In Mulberry, Tim Key – ‘a celebrity shorn of his fame, reduced to government-issued pyjamas’ – recounts his experience of lockdown-life via a series of surreal poems and stories. ‘I decided to spend some time in the hall bit, in-between the bathroom and the bedroom. It was not a bad area.’ It is this strange liminal space into which we are invited for the following hour, trapped with Key in his flat as he wanders around the stage in a stripped Velour tracksuit, sipping from a can of beer and reading the occasional poem. One describes Harry Kane, gaping, struggling to comprehend the notion that the football has been cancelled. Another imagines a sweary Queen raging at the people who refused to get vaccinated.
The poems, dotted throughout, form the spine of the show as we watch Key drift through the various lockdowns and berate the audience when they struggle to respond to his banal but threatening questions; ‘So, Lockdown. Where did you spend it? Home? Of course.’ While I personally would avoid the front-row at all costs, Key’s improvised interactions with his crowd are some of the best points of the show. One moment he is the everyman – grinning and drinking, asking a man in the front-row to hold his pint – before he switches suddenly and becomes rude and dismissive. He asks a few people which of the lockdowns was their favourite, but when someone gives the wrong answer Key becomes enraged: ‘Two? Blink and it was over. Arsehole.’ This constantly shifting demeanour adds to the surreal nature of the show – while discussing bulk cooking, Key recalls pouring forty cans of baked beans into a freezer-draw during the first lockdown, before spending the second one chiselling them out. His loneliness becomes so bleak he sows his Alexa speaker into a teddy bear, so as to have someone to speak to.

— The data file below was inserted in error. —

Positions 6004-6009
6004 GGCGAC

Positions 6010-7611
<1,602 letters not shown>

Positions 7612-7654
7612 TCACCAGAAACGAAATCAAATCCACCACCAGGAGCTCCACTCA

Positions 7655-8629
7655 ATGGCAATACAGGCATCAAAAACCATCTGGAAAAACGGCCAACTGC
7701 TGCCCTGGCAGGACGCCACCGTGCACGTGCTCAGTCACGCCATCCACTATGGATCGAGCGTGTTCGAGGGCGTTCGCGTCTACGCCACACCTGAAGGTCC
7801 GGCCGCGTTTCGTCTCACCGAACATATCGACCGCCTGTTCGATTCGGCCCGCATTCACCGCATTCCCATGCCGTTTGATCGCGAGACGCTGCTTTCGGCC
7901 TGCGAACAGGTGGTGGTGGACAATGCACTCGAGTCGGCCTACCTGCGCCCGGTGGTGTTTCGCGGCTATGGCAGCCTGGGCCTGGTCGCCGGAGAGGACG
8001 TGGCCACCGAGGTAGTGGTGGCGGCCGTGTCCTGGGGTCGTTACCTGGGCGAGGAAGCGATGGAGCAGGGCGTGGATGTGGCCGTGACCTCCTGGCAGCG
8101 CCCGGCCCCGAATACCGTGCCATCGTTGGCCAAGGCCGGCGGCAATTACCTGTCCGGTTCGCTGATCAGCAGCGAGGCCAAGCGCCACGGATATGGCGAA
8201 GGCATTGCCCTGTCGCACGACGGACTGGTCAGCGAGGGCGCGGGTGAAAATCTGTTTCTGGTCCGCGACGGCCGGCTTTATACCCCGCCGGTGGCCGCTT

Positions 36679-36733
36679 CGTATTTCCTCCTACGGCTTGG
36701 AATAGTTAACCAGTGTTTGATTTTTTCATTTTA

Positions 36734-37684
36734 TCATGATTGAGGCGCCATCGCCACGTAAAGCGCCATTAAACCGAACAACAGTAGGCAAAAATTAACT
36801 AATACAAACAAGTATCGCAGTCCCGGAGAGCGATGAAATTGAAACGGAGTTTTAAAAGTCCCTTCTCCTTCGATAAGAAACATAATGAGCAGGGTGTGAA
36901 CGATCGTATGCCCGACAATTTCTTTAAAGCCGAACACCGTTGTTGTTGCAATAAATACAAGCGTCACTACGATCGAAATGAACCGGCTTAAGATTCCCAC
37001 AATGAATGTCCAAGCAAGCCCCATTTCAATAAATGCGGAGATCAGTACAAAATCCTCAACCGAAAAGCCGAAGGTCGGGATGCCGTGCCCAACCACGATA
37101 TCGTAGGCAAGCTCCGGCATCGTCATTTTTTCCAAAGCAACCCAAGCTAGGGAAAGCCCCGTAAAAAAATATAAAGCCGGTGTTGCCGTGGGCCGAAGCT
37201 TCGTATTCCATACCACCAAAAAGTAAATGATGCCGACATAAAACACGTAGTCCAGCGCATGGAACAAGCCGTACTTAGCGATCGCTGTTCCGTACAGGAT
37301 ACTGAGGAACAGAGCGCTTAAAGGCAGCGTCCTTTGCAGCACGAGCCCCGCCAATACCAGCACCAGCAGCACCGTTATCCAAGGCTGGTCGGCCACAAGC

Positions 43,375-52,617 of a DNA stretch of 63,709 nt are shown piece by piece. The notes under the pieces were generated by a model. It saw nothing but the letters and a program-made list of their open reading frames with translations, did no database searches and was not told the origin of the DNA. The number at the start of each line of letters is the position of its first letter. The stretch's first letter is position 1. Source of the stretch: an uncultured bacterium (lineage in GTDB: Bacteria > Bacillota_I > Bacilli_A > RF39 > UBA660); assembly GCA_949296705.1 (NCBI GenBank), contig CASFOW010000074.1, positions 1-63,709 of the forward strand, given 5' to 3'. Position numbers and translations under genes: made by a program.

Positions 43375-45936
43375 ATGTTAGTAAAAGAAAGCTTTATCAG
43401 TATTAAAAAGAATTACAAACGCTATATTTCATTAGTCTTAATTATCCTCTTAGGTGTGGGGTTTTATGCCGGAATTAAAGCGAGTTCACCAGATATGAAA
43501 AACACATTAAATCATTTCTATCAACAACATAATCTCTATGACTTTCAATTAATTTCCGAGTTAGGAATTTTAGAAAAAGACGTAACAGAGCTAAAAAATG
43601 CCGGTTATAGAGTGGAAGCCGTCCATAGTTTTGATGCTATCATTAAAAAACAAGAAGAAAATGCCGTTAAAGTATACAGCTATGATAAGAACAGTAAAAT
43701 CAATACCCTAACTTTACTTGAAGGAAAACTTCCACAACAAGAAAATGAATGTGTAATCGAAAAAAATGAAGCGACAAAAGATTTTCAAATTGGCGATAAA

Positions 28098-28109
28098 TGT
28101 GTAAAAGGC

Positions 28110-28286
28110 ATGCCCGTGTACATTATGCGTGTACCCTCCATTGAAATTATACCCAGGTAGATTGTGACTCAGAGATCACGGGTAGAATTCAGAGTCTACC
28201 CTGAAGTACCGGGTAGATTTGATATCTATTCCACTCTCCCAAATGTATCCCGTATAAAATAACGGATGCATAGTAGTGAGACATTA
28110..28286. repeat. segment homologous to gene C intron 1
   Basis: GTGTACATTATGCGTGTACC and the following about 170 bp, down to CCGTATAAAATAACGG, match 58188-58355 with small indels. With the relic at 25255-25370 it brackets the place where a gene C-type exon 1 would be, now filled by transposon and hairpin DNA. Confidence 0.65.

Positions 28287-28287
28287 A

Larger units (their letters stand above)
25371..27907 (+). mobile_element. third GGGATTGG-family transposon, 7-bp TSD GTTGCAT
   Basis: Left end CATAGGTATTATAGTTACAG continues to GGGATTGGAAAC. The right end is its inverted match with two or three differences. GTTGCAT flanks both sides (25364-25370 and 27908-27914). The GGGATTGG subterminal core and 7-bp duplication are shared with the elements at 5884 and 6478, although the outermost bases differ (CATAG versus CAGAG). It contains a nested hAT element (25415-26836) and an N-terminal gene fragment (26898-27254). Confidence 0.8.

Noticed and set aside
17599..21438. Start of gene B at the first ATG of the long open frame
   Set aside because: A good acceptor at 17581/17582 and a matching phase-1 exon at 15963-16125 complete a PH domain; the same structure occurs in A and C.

The unavoidable paradox facing any comedian dealing with the lockdown is that it feels both impossible to avoid a topic which consumed all of our lives for two years, but almost equally difficult to find anything original or interesting to say about it. You get the feeling that as a country we are perhaps undergoing a collective period of repression or denial about the years lost, still coming to terms with all the things we missed; the graduations cancelled, the school years skipped. It is a testament to the show, therefore, that it never feels tired or clichéd. Indeed, Key circumvents any potential danger by utilising the main quality that distinguishes him from his audience, in the form of his (relative) fame. He is aghast that the government extended the lockdown measures to celebrities; ‘you guys, I understand. Stop the spread. But Us?!’ Ultimately, Key’s show is a funny and absurd recounting of a period many of us might want to forget – but it really is worth the watch.
Tim Key, ‘Mulberry’ is at Queen’s Dome, Pleasance’s Dome 10-17th Aug, Pleasance’s Courtyard 18th-28th Aug, times may vary.
Image: Jonathan Birch, provided by the production company as press material.